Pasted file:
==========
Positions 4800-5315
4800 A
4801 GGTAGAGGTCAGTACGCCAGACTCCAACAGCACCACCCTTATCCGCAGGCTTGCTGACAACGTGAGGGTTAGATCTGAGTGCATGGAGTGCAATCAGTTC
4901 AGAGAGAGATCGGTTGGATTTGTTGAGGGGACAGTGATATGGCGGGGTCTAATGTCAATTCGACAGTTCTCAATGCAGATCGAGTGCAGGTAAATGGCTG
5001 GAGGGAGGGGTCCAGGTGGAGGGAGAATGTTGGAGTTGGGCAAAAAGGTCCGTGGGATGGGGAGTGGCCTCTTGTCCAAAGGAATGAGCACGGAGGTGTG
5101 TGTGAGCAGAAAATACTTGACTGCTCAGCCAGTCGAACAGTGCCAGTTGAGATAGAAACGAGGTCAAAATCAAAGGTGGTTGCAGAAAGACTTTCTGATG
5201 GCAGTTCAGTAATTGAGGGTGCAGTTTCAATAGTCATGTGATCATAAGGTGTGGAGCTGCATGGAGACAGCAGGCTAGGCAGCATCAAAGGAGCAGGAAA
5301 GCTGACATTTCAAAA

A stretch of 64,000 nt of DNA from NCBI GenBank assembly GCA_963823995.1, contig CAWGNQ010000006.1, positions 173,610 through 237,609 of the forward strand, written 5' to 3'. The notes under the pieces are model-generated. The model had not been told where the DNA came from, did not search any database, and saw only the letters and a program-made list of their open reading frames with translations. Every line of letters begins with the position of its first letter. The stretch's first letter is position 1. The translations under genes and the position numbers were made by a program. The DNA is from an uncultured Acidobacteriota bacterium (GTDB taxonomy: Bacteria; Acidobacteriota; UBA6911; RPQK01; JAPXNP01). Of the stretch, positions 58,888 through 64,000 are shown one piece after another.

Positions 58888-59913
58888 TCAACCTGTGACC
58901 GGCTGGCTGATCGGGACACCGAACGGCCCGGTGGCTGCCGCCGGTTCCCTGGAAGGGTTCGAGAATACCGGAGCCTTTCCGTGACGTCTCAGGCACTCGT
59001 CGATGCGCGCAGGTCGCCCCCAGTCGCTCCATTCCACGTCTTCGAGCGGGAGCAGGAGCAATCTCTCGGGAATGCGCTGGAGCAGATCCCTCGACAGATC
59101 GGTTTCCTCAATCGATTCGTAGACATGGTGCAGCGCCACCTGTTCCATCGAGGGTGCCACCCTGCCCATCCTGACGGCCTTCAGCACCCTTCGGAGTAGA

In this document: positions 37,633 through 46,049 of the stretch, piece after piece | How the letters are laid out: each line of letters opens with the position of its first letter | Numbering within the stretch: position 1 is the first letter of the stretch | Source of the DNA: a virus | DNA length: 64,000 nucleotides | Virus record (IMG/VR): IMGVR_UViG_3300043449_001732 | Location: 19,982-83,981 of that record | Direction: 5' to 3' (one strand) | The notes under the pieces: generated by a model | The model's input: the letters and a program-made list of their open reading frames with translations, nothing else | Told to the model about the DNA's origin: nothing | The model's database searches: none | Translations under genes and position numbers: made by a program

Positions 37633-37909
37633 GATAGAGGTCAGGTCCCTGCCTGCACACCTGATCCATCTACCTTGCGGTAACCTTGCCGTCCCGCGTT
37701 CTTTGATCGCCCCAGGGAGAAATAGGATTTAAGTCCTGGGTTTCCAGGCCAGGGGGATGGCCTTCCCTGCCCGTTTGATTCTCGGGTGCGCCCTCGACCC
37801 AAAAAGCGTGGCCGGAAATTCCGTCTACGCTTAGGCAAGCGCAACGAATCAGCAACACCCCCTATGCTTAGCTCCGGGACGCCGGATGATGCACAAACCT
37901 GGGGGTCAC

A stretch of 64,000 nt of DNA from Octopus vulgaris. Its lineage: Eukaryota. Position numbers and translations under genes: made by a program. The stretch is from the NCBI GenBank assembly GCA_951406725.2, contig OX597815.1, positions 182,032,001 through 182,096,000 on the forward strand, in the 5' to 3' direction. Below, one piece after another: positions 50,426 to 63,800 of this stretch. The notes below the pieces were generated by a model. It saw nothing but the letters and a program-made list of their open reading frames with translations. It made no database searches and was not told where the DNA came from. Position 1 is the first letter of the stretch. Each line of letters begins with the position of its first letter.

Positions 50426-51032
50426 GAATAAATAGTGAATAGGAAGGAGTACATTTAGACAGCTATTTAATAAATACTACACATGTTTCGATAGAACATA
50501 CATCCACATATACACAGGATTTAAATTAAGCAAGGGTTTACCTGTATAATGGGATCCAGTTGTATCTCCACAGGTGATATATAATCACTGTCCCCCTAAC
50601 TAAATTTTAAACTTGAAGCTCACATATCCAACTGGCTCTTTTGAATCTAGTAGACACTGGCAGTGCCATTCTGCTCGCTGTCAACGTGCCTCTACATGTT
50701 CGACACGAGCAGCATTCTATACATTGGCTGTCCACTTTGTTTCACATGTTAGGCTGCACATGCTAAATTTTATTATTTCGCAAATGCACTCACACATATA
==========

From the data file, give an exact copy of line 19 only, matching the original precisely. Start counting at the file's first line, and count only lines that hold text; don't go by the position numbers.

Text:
37801 AAAAAGCGTGGCCGGAAATTCCGTCTACGCTTAGGCAAGCGCAACGAATCAGCAACACCCCCTATGCTTAGCTCCGGGACGCCGGATGATGCACAAACCT